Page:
This Dark Age

A manual for life in the modern world.

By Daniel Schwindt

NOTICE:
This Dark Age is now available in paperback on Amazon. The print version is MUCH cleaner than this online version, which is largely unedited and has fallen by the wayside as the project has grown. If you’ve appreciated my writing, please consider leaving a review on the relevant paperback volumes. The print edition also includes new sections (Military History, War Psychology, Dogmatic Theology).

Volume 1 | Volume 2 | Volume 3| Volume 4 | Volume 5 | Volume 6

Lasting, grave, and certain

This first condition is the most demanding: it places before us three elements which must all be met in order to justify military force. If the threat is grave but not certain, or certain but not grave, or certain and grave but not lasting, then war is not justified. For this reason, it is this first condition which is most often ignored, with nations going to war or, in the case of the United States forcing Japan to open itself to trade with the West, threatening war, over nothing but economic advantage; or, in the case of the war in Iraq, wars are entered on hearsay and loose hypothesis.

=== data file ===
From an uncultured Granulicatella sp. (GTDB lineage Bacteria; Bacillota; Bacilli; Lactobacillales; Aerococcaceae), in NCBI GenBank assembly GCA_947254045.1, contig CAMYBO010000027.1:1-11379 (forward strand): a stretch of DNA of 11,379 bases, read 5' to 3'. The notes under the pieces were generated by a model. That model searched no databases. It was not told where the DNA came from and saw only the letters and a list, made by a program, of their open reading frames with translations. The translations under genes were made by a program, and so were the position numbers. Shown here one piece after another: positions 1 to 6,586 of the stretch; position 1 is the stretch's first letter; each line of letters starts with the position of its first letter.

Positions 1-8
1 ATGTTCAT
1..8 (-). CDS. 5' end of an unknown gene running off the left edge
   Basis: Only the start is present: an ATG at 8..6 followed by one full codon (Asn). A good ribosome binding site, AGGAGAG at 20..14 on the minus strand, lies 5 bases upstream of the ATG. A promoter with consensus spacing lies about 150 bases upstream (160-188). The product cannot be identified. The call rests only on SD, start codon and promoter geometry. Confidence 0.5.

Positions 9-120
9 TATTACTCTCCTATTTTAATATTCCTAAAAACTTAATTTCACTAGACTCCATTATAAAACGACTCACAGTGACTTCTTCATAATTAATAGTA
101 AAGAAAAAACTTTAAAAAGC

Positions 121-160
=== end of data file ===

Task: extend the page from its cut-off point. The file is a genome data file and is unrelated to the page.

Furthermore, even if this condition—the most stringent—is met, we can then proceed to the remaining conditions, which must also be met. All of these conditions must be met each and every time.

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